Affective prediction: a very useful mental skill

We humans have the ability to feel a tremendous amount of emotions that overwhelm and condition us when making any sort of decision. When these emotions occur in the past, they can be recorded so intensely that we can remember them no matter how much time passes. But what about future emotions?

Some studies have attempted to study our ability to determine future emotions, by granting it the concept of affective prediction. In this article, we’ll talk about this skill, along with specific factors and possible applications.

    What is affective prediction?

    Affective prediction or affective prognosis is a term used in psychology to define people’s ability to make predictions about their future ailment or emotional state and their consequences.

    The term was coined by psychologists Timothy Wilson and Daniel Gilbert as a result of their research into this ability. While early research focused only on measuring emotional predictions, later studies began to examine the accuracy and prediction of those predictions.

    Limited mental capacity

    The results revealed that people we are extremely clumsy in trying to predict our emotional states. Due to the large number of cognitive biases that we have, such as focus, empathy gap, and impact bias, we are virtually unable to determine exactly how, when, and how intensely we will experience our emotions at home. to come up.

    The reason is that feelings in the present interfere and blind us when making decisions in the future, at which point we can feel very different from what we think we are going.

    We find an example when it comes to asking people how they think they would feel if the lottery hit them. People are more likely to overestimate future positive feelings, ignoring many factors that can influence their emotional state besides being hit by the lottery.

    However, studies have found that people are indeed able to predict the affective valence of their future emotions. In other words, we know whether a future action or event will be positive or not. too much we are skilled enough to identify the emotions we will have; for example, knowing that we will feel happy after a compliment.

    However, these predictions are not always correct. In other words, people are not right about their future emotions 100% of the time. Likewise, we are much less precise when trying to predict the intensity and duration of our future emotions.

      What aspects of emotion can we predict?

      Affective prediction can be divided into four components or factors for which people have a more or less predictive capacity. These factors are:

      • Affective valence.
      • The specific emotion felt.
      • The intensity of emotions.
      • The duration of the emotions.

      1. Emotional valence

      In psychology, we speak of affective valence the emotional value we place on a person, object or situation. In the specific case of affective prediction, it manifests itself in the ability to know whether a person or event will bring us positive or negative emotions. Whatever they are.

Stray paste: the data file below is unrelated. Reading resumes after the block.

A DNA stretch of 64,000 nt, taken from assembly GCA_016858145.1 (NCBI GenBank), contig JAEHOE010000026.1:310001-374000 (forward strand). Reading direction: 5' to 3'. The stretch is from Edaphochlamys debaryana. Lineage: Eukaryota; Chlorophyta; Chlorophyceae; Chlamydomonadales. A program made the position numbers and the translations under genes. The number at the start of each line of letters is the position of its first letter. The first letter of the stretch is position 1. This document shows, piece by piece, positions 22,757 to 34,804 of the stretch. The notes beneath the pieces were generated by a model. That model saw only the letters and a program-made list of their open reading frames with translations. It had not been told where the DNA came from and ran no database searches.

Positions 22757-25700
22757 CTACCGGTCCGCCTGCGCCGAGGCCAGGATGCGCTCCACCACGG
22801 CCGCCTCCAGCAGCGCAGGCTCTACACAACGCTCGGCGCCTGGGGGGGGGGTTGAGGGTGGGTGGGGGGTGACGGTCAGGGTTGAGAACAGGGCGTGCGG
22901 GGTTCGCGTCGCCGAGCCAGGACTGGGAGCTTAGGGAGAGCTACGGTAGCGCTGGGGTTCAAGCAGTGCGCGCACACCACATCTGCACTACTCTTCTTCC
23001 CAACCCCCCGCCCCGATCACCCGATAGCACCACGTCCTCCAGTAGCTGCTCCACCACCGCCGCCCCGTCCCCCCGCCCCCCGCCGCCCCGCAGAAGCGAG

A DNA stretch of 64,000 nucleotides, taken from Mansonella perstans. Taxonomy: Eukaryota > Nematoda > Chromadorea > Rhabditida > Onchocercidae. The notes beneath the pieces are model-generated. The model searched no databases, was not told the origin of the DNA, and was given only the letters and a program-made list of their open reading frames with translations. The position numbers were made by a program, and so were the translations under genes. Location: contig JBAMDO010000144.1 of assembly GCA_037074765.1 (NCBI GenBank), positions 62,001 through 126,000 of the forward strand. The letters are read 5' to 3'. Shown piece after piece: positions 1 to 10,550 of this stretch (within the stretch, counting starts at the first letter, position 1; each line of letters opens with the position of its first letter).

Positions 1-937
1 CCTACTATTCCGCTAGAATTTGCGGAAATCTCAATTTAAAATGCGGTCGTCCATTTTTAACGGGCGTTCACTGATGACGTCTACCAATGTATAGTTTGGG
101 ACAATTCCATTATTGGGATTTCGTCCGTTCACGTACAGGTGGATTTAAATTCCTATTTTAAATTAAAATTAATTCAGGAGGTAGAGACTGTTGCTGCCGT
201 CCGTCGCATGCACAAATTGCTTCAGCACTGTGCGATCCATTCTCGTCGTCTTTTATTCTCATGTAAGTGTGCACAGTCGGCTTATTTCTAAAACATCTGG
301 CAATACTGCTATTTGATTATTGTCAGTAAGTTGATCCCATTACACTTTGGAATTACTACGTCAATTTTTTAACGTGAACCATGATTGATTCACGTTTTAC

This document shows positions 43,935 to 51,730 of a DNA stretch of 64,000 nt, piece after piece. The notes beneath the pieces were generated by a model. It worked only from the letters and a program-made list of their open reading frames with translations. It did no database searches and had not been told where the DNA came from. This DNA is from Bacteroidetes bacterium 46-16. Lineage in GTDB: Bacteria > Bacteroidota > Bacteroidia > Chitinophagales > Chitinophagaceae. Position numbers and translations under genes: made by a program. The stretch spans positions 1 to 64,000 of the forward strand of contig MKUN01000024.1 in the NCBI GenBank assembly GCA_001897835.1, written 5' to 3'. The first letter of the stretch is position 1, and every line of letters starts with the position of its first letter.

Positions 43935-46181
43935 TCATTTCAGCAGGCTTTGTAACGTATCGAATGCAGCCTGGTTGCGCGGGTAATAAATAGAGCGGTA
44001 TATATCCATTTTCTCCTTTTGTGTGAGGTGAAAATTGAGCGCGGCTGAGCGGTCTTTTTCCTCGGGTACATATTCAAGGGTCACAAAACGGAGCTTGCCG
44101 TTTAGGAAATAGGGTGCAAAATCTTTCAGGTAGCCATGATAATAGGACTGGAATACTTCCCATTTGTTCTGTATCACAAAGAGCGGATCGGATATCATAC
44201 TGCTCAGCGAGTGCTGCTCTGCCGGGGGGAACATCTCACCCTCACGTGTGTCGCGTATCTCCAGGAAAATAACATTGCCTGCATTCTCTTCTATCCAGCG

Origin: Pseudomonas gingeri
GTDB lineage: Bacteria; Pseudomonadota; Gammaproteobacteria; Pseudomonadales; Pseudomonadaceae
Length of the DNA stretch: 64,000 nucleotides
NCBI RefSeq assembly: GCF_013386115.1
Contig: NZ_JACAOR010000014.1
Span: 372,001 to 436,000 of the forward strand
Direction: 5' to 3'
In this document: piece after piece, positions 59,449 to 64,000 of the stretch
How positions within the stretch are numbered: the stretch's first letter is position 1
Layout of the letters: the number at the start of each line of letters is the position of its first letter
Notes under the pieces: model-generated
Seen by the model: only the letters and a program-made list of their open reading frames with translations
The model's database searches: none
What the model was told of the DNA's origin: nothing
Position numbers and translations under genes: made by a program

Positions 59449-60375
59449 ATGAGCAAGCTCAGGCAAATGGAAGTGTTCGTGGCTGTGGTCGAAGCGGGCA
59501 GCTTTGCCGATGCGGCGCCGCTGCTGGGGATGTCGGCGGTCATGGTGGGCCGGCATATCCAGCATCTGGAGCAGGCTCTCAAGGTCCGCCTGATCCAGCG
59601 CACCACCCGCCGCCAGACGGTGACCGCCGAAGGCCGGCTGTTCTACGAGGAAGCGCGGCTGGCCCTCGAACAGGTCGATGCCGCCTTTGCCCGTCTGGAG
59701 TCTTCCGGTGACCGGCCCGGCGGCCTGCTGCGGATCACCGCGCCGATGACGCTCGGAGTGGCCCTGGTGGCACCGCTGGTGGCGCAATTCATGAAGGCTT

Studies show that people are very good at predicting this factor, which means that we know very well what things generate positive emotions and value them as such, and what other things cause negative emotions and produce feelings of self-esteem. aversion.

      2. Specific emotions

      Predicting the valence is not enough. On top of that, people feel the need to know exactly what specific emotions we have with certain situations or with certain people.

      In general, we have the ability to predict our specific emotions most of the time. We are aware of the circumstances that make us happy and what others generate in us are feelings of anguish, fear or anxiety.

      However, this is not always easy as we can often experience a mixture of emotions that they don’t always seem compatible. For example, if we find a good job offer, but it is overseas, we may feel happy and excited to start a new life and have a good job, but on the other hand we may feel a little sadness at work. leave our family and friends.

      3. Intensity and duration of emotions

      Finally, the third factor studied in Wilson and Gilbert’s research was the ability of people to predict the intensity of emotions, as well as their duration.

      The results determined that we can quite accurately predict both the affective valence and the specific emotions that we will experience in the future. However, in terms of our ability to predict the intensity and duration of emotions, the data shows that we are not as proficient.

      Research has shown that people we tend to overestimate the duration of our future emotional reactions, A phenomenon known as sustainability bias. Likewise, when we try to predict the intensity of our emotions, we also fall into the error of overestimating that intensity. In this case, the error is due to impact bias.

      What applications can it have?

      Although affective prognosis has been studied primarily in the field of psychology, there are many other fields such as economics, legal, medical care field or the pursuit of happiness

      An example of the application of affective prediction studies, in a field other than psychology, we find in the interest shown by legal theorists in the tendency that we show to underestimate our ability to adapt to the events that cause a change in our life like this this leads them to question the assumptions on which compensation for damage is based.

      Likewise, this ability is also currently being investigated by theorists or health analysts, as most of the critical health decisions made depend on the patient’s perception of their future quality of life.

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